Shares in Japan Airlines slumped 4.29 percent Friday, two days after relisting, as it said it would slash flights to China amid a territorial row between Tokyo and Beijing.
The firm finished the day at 3,680 yen, below the 3,790 yen it opened at on the Tokyo Stock Exchange Wednesday as it returned to the bourse less than three years after becoming one of Japan's biggest ever corporate failures.
The close was off an intra-day low of 3,630 yen, reached moments before the final bell.
The fall came as JAL, which has undergone a transformation since entering bankruptcy in early 2010, said it would cut the number of flights to China next month to reflect a fall in demand from tourists in both countries.
Tokyo and Beijing have become embroiled in a tussle over a group of East China Sea islands that has led to widespread anti-Japan protests across China and several big-name Japanese firms suspending manufacturing or shutting shops.
For an initial 18 days from October 10, the current two daily flights between Tokyo and Beijing will be cut to one, while the three Tokyo-Shanghai flights a day will drop to two.
Two daily flights between western Japan's Osaka and Shanghai will also drop to one in the same period.
The company said it was yet to decide what would happen after October 28.
JAL said 12,000 seats -- 6,000 round trips -- had been cancelled for the three months to November.
Rival carrier All Nippon Airways (ANA) said Tuesday 18,800 seat reservations had been cancelled on its routes between Japan and China for the three months to November.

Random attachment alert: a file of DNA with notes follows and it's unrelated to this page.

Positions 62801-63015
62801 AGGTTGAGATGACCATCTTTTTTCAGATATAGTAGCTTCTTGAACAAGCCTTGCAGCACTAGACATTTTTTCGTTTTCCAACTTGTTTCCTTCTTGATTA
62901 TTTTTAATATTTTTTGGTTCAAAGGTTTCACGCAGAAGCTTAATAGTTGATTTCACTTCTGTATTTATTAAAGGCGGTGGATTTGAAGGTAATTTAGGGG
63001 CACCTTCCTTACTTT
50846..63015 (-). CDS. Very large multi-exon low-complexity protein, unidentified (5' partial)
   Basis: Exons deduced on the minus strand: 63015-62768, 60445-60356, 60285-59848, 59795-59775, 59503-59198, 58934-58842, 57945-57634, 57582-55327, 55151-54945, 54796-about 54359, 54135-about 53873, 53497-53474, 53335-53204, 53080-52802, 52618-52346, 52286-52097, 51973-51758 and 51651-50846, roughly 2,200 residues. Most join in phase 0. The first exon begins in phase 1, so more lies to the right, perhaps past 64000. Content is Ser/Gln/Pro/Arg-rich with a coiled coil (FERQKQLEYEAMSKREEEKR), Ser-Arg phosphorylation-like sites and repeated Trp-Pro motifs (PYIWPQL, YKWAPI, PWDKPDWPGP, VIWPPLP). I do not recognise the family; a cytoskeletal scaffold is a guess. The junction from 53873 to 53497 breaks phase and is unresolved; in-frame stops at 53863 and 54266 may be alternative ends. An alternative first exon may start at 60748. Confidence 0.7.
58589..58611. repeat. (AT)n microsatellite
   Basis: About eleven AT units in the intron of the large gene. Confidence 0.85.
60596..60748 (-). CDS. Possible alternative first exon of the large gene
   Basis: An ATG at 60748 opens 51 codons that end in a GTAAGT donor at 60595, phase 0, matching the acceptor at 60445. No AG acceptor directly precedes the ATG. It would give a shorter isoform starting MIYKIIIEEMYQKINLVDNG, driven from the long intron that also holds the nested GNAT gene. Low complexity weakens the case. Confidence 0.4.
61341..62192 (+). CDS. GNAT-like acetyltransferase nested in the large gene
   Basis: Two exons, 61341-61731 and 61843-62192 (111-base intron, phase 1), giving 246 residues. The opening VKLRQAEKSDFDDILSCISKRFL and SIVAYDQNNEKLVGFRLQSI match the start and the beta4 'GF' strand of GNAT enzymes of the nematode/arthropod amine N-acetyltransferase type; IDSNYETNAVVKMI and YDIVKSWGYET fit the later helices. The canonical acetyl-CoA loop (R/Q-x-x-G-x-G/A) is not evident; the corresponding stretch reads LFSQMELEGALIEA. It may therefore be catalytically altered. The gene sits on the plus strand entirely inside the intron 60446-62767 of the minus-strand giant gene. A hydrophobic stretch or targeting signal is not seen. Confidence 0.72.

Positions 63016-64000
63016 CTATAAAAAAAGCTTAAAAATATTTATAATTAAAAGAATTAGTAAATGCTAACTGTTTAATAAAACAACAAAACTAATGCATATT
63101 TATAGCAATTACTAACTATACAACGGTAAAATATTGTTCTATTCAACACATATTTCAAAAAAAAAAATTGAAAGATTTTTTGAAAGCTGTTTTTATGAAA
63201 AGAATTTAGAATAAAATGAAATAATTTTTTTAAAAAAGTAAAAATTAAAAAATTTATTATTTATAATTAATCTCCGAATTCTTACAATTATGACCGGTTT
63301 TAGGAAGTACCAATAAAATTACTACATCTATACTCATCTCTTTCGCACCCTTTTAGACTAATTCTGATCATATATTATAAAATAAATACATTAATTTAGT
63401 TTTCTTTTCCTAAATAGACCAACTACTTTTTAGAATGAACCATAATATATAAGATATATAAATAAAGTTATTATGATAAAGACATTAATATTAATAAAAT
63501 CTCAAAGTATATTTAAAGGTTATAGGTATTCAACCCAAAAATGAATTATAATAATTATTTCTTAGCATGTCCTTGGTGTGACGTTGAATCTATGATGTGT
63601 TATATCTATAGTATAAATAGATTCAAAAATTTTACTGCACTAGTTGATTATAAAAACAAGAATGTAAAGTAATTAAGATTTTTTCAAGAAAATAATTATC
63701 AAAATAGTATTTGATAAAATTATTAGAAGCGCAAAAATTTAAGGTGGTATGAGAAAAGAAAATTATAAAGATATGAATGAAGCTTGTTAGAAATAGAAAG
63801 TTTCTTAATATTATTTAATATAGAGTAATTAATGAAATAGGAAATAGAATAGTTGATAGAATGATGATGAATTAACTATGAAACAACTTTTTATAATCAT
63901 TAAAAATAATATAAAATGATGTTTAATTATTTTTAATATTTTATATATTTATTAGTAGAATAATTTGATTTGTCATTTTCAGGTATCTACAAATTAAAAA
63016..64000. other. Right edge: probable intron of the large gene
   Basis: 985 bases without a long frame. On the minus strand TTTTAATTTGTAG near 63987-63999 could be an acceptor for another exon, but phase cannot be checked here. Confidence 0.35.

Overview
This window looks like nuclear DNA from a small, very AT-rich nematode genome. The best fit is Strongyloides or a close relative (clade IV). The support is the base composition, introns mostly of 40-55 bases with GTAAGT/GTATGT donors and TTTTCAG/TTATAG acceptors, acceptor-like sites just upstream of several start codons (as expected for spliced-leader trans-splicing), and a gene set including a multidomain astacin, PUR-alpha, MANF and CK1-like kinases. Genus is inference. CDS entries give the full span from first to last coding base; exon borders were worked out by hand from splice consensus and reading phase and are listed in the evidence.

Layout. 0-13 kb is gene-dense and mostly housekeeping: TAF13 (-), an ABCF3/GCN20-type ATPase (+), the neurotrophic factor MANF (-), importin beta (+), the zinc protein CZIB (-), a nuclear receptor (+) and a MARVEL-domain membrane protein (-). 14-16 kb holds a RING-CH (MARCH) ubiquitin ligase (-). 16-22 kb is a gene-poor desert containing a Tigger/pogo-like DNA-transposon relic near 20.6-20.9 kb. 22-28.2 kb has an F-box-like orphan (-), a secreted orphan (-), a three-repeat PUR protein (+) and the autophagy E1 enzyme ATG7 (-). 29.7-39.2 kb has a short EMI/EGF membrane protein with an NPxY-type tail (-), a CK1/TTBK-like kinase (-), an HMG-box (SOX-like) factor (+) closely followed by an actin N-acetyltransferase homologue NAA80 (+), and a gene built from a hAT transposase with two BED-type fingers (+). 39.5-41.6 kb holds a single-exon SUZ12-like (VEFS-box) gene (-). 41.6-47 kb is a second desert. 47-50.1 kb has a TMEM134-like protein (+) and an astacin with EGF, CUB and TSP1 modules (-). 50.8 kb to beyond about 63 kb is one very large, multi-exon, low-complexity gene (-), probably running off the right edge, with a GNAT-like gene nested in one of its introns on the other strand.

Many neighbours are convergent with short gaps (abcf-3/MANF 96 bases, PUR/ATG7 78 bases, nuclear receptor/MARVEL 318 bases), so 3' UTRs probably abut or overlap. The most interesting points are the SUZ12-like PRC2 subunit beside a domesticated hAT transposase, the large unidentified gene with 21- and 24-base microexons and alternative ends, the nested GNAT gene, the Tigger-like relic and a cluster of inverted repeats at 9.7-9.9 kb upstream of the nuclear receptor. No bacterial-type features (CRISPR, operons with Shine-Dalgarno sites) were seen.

ANA ended flat at 176 yen.
Chinese carriers said they had also curbed the number of flights linking Chinese and Japanese cities due to insufficient demand.
China Southern Airlines in an emailed statement said it "has moderately scaled back some flights to Japan recently".
Services affected include flights linking Guangzhou with Osaka and Fukuoka; Beijing and Dalian with Toyama and Dalian; and Tianjin with Hiroshima.
"China Southern will scale back some flights mentioned above in September and October", the statement added, without giving numbers.
Shanghai-based budget carrier Spring Airlines cancelled 10 flights between the city and Japan's Tottori from September 23 to October 25, a spokesman said, with Shanghai media attributing the move to lack of demand as Chinese tour groups cancelled planned trips to Japan.
China Eastern Airlines said the launch of a new route linking Shanghai and Sendai that had been set to begin on October 18 will be delayed due to low demand, according to Dow Jones Newswires.